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The Era of Environmental Art

December 14, 2016
A philosophy graduate interested in theory, politics and art. Alias of Jelena Martinović.

In an era when a man’s relationship with nature and its denizens is becoming increasingly uneasy, it seems that environmental art is more relevant than ever. From prehistoric times, people have transformed the environment, but also sought to connect with natural forces through cave wall paintings, megaliths and stone circles. Since those times, artists have been profoundly influenced by images, colors, patterns, structures and systems of nature around them. Including a range of different practices and approaches, environmental art is often used as an umbrella term to encompass Land Art, Earth Art, Earthworks, or Eco Art. It encompasses everything from historical approaches to nature in art to more recent ecological and politically motivated types of works or art which primarily celebrates an artist’s connection with the natural world using natural materials. In a general sense, it can be argued that environmental art aims to improve our relationship with the natural world. Thus, it includes art which observes and interacts with the natural environment, art that reclaims or improves physical environments in the tangible sense, and art which engages with the social environment with pedagogical or activist intent.[1]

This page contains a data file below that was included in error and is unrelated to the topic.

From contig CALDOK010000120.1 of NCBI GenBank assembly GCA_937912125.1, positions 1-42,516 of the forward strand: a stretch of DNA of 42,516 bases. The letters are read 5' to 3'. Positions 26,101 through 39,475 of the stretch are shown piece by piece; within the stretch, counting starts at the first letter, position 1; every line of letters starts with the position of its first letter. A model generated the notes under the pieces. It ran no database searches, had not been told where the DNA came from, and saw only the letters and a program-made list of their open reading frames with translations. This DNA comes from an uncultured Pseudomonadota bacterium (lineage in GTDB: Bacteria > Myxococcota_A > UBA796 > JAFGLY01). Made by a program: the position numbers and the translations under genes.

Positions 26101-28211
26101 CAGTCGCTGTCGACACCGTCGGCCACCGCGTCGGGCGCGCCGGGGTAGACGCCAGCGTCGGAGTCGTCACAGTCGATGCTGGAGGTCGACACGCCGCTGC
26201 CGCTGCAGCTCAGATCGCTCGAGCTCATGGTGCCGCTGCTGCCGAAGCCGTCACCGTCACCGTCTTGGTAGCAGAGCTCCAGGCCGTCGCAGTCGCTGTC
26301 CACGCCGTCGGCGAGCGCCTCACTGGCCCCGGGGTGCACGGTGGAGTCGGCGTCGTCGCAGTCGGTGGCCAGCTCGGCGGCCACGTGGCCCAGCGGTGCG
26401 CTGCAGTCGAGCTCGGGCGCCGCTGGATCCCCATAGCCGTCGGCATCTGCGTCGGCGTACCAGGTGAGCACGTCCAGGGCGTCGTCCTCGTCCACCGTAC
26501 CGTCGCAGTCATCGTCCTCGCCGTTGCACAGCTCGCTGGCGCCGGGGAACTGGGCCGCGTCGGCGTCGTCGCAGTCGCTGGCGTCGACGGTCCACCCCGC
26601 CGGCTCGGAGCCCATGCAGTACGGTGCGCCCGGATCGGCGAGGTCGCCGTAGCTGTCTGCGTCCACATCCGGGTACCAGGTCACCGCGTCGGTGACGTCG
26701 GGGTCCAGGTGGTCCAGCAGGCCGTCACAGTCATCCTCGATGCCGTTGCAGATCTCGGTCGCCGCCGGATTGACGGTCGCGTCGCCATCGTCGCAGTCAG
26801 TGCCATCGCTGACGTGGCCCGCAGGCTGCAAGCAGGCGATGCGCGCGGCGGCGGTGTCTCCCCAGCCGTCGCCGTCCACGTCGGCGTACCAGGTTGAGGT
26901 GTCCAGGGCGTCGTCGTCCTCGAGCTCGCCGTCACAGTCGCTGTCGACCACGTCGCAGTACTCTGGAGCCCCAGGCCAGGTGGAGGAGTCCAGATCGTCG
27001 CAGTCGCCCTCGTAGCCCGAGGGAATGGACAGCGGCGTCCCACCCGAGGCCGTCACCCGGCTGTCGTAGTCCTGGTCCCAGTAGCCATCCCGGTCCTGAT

science and arts are the best fit
Left: Barry Underwood – Headlands, via gwarlingo.com / Right: Nils-Udo – Clemson Clay Nest, 2005, via alchetron.com

The Early History of Environmental Art

In one-way or another, nature remained the preferential theme of creative art for centuries. It can be argued that environmental art has its roots in the Paleolithic cave paintings of our ancestors that represented animals and human figures and other aspects of nature important for them. Modern examples of environmental art stem from landscape painting and representation. Following the Enlightenment, Western society began to move away from the agrarian living, trading farms and ranches for towns and cities. This move away from the natural, combined with the expansion of science and discovery, led to a backlash known as the Romantic movement that turned into a Neo-Romantic movement following the Industrial Revolution. Artists began worshiping the greatness and beauty of nature, believing that mankind should remain connected to it. Aiming to inspire humanity to return to nature, they focused on images, music, and sculpture that recognized natural beauty in all its glory. One of the most famous representatives, English painter John Constable is best known for his natural landscapes and images that idealized of those living in connection with the land.[2]

arts should be on the same page as environmentalism
John Constable – Salisbury Cathedral from the Meadows, 1829, via tate.org.uk

The Emergence of Land Art Installations